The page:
As the owner of a 40 cruiser, I can say both bigger is better, but to big is too much. My advice is buy the boat for what you want to do, then get crew/friends to teach you to sail it knowing their help is temporary. If starting with a boat which needs crew to sail will be tough to transition later when you are older (55 years old is a lot different than 65 in getting up the Campionway of any boat). I would love to hear from folks cruising on 65' boats with just the couple on board.

In this conversation I reflect on my anxiousness of bringing my little 40 into a fuel dock, or slipping past whoever in a fairway to try to turn into a transient slip, duel engines and bow thrusters only go so far in tight spaces. I find anchoring out is much more fun than the stuffy marina's. Cooler temperatures (Florida) and better sunrises and sunsets. The joy of a bigger boat is you don't need a marina! Self contained is the key! When you learn the joys of anchoring then bigger/self contained is really better. To me is you want to hang out in marinas. You can stay in a lot of 5 star hotels with marina views and access to docks for a million dollars.

To me a cruising boat is about the trip, the destination is the cherry on the sundae. Bigger is Bigger. I originally wanted a 34-36 but the deal on the 40 was so good I took the leap. As this was my first cruising boat so was intimated at first, now love the features of a 40, so sure I could love the joys of a 60 until I get in traffic!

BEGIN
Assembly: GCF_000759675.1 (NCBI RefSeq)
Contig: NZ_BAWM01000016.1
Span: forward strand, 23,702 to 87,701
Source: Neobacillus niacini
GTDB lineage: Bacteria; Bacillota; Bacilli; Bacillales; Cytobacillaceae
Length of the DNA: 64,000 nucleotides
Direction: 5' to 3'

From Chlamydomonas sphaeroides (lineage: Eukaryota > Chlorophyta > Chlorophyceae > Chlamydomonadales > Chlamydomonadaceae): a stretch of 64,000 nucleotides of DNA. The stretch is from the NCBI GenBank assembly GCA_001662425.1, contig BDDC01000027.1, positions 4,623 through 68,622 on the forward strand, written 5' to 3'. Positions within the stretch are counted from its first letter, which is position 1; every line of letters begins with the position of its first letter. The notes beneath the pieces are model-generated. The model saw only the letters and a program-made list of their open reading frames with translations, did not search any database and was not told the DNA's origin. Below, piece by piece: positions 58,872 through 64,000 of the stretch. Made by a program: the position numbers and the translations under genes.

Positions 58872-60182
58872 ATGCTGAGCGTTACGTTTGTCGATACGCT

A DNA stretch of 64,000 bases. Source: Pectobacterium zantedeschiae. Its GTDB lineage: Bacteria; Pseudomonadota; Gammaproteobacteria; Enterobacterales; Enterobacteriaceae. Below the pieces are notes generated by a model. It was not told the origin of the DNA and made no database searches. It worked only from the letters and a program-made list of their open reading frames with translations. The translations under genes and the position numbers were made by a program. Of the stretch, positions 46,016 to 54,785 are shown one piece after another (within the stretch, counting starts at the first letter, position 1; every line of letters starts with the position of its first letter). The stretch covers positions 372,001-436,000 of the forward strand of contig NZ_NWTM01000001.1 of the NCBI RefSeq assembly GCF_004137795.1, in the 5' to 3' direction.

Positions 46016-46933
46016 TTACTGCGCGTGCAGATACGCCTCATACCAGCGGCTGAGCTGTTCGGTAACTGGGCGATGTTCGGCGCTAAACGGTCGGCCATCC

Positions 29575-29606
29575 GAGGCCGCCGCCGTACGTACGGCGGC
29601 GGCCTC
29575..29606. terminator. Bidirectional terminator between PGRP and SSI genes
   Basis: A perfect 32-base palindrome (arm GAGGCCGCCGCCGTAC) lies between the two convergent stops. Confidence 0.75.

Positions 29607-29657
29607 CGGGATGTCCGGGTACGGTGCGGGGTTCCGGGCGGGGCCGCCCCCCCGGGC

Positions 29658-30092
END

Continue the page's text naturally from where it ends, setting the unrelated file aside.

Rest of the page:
Got a good bit of advice about your boat should embrace the way you live. If you like spam and crackers, small is fine. If you cant stand to be away from air conditioning then you are going to need a bigger boat!

Looking forward to my "money is no object" boat of my dreams!
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Old 08-09-2015, 13:01   #114
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Re: Size is important ....or is it?

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Looking forward to my "money is no object" boat of my dreams!
Yes, it would be quite fun & interesting to read what the OP winds up with. Should he be inclined to continue with the thread that is.

Speaking of, I just saw a vid of an Amel 64. A bit glitzy for my taste, but otherwise "wow"! It's even got Dockhead's garage for the RIB when the marina's too tight to accomodate the mother ship. Of course in my book one can't go wrong with a big Oyster, right Ken?!
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Old 08-09-2015, 13:28   #115
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Re: Size is important ....or is it?

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Yes, it would be quite fun & interesting to read what the OP winds up with. Should he be inclined to continue with the thread that is.

Speaking of, I just saw a vid of an Amel 64. A bit glitzy for my taste, but otherwise "wow"! It's even got Dockhead's garage for the RIB when the marina's too tight to accomodate the mother ship. Of course in my book one can't go wrong with a big Oyster, right Ken?!